The Food and Agriculture Organization of the United Nations (FAO) Subregional Office for the Pacific Islands launched its 2021 Annual Report on 15 July 2022. The report highlights that like most Small Island Developing States, Pacific countries face a unique set of challenges, including remoteness and isolation, high exposure and vulnerability to natural disasters, and high dependence on imported food. These challenges are further worsened by the COVID-19 pandemic. For example, Samoa’s GDP for 2020 contracted by 9.2 percent because of COVID-19. Moreover, evidence suggests that the pandemic is reversing gains in achieving some of the Sustainable Development Goals in SIDS. However, the Pacific SIDS are also marked by numerous opportunities. For example, the countries are home to some of the world’s richest marine and terrestrial biodiversity hotspots, combined with a very high potential for innovation that can be leveraged to catalyze agri-food systems.  

State of the Climate in Latin America and the Caribbean

The State of the Climate in the Latin America and Caribbean report provides details of extreme weather and climate change impacts in the entire region. It gives information on climate indicators including temperatures, ocean heat and acidification, sea level rise and glaciers, as well as on extreme events like tropical cyclones, heatwaves, drought, heavy precipitation and cold waves. The report highlights that in Latin America and the Caribbean, more than 27 percent of the population live in coastal areas, with an estimated 6–8 percent living in areas that are at high or very high risk of being affected by coastal hazards, such as contaminated freshwater aquifers, eroded shorelines, inundated low-lying areas, and storm surges. These data have critical importance for policymaking, especially in in the areas of climate action and Blue Economy. 

Upcoming Opportunities

The Climate Debt Crisis

As superstorms become more frequent and the planet grows hotter each year, the economic costs of climate change are adding up. Few regions are more vulnerable to the effects of climate change than the Caribbean, with its multiple climate hazards and crumbling infrastructure.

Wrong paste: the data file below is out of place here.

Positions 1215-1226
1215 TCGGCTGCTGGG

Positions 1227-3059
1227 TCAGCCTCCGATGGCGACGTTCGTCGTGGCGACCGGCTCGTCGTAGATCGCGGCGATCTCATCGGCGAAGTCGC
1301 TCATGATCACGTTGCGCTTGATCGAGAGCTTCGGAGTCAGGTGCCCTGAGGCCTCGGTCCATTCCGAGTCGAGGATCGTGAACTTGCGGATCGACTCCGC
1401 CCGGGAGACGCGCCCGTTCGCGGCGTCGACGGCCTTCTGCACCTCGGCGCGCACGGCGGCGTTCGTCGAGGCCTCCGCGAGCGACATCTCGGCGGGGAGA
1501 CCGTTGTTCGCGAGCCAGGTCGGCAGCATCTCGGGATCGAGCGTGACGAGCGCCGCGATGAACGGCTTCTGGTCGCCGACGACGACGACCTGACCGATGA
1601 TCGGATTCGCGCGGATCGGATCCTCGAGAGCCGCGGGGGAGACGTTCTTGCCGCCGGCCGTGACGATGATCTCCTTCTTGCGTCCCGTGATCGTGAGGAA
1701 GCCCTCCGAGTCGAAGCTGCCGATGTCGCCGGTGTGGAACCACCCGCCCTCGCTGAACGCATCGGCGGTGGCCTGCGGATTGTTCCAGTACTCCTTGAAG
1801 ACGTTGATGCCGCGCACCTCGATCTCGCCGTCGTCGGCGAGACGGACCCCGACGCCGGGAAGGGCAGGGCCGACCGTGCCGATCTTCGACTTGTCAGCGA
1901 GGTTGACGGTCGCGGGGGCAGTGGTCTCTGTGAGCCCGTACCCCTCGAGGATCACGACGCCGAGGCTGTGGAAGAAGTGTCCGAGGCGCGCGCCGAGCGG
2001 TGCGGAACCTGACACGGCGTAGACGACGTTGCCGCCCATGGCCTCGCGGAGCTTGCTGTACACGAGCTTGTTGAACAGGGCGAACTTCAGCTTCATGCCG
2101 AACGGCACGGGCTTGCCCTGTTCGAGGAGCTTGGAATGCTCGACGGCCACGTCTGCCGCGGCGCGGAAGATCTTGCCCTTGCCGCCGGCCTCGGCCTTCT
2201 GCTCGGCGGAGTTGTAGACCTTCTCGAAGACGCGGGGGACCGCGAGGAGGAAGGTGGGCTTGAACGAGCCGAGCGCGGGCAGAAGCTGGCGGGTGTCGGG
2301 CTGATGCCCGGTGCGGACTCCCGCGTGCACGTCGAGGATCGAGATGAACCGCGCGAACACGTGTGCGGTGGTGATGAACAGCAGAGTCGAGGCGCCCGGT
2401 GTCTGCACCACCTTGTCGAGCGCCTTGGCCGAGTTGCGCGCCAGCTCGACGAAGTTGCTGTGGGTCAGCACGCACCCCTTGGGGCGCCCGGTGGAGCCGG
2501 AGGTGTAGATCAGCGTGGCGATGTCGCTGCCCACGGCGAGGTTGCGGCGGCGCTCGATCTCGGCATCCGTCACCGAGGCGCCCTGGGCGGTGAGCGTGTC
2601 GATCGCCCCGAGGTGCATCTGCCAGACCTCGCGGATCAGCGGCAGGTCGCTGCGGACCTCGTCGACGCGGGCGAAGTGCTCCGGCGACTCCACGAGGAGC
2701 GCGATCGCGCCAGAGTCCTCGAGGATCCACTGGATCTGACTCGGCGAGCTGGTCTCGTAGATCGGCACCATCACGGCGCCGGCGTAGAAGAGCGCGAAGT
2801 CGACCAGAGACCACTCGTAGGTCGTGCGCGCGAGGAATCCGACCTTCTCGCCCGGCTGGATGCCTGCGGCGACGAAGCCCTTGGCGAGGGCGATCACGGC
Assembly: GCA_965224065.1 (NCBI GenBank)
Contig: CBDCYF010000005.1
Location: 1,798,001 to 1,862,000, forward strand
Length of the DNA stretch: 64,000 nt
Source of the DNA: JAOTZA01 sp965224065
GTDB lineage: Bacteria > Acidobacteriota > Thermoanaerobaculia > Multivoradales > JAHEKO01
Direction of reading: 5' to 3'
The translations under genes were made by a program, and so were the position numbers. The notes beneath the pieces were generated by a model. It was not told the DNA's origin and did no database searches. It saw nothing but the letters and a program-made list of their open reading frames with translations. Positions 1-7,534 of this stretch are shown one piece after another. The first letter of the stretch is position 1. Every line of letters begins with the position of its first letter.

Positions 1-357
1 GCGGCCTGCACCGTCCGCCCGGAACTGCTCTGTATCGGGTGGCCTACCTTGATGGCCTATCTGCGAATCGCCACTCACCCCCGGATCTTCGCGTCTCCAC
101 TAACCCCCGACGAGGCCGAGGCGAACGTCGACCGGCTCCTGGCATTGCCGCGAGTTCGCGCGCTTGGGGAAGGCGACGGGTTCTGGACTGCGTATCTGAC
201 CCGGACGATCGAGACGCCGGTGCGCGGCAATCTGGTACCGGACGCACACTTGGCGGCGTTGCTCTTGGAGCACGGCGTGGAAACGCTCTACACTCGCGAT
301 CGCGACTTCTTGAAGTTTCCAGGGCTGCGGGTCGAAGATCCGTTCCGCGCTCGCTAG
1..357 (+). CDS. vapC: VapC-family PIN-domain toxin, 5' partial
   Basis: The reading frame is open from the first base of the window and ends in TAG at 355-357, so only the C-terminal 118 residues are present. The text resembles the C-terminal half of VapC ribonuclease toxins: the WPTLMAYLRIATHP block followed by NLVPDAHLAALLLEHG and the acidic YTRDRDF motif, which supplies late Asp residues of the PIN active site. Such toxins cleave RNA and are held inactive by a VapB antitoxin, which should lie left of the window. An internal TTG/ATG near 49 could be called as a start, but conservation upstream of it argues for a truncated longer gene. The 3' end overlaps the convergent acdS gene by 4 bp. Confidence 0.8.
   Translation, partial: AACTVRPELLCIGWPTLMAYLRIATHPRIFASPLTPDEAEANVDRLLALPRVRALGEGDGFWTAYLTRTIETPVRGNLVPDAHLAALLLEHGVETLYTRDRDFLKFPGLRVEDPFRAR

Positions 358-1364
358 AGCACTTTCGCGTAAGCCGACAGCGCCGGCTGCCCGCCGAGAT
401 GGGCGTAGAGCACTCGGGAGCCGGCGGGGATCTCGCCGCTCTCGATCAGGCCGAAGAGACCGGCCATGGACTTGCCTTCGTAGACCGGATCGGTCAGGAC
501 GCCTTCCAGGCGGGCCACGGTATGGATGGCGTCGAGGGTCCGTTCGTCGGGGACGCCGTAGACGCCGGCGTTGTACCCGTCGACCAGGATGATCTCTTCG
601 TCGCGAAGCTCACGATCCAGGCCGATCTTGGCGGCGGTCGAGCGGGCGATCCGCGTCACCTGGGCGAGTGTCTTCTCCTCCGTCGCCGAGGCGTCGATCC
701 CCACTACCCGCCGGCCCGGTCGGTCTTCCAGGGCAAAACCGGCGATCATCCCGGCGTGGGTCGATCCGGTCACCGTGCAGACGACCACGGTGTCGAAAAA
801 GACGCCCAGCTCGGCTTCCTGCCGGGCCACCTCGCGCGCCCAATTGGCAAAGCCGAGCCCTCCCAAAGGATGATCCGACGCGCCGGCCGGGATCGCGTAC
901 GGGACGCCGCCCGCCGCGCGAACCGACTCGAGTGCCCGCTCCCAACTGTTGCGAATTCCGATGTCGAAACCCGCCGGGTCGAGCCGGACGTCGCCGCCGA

'The Climate Debt Crisis: How punishing debt stands in the way of small islands protecting themselves from climate change' virtual event will convene a panel of experts to discuss how debt stands in the way of making climate investments, how that debt accumulated and potential policy solutions.

When: 24 August 2022 at 3:00 pm EDT

Small Island Developing States Internet Governance Forum

The Small Island Developing States Internet Governance Forum aims to establish a platform and ongoing process where SIDS can become involved, can collaborate, cooperate, share experiences and have their voices heard re: issues arising from and impacts on their countries by IG, Internet Policy and the Digital Economy without necessarily having to “join” an entity (e.g. the DC-SIDS). It also aims to create a globally visible, recognized and reputable platform for engagement, discussion, cooperation, and collaboration and consensus-building (and even possible decision making) for SIDS Internet Governance, Internet Policy and Digital Economy issues.

Register here:

When: 25-26 August 2022

Read previous issues of the UNDP SIDS Bulletin

Meet your SIDS team!

and contact us with any questions 
Thematic Team Leaders
Forwarded this email? Join the UNDP SIDS Mailing List!

This email was sent to <<Email Address>>
why did I get this?    unsubscribe from this list    update subscription preferences
UNDP · 304 E 45th St · New York, NY 10017-3425 · USA